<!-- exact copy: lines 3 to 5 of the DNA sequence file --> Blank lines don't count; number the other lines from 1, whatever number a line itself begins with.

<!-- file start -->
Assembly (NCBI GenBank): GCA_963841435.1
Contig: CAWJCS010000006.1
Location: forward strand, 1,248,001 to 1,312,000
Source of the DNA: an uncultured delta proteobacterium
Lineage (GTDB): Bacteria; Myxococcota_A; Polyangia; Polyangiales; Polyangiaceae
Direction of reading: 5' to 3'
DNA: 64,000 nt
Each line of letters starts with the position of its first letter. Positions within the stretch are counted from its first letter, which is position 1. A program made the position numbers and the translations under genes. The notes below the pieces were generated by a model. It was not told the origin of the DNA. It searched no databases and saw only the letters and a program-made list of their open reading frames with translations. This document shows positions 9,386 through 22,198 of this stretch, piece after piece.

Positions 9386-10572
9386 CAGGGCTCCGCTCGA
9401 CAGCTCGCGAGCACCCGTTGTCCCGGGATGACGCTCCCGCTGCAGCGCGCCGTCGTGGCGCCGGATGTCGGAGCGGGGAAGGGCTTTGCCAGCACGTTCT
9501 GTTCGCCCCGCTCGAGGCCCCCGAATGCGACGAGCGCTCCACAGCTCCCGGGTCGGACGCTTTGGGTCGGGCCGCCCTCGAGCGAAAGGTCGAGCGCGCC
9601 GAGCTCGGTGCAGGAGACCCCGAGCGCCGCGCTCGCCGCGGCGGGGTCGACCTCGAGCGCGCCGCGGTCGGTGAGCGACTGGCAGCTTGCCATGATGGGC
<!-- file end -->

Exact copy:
Location: forward strand, 1,248,001 to 1,312,000
Source of the DNA: an uncultured delta proteobacterium
Lineage (GTDB): Bacteria; Myxococcota_A; Polyangia; Polyangiales; Polyangiaceae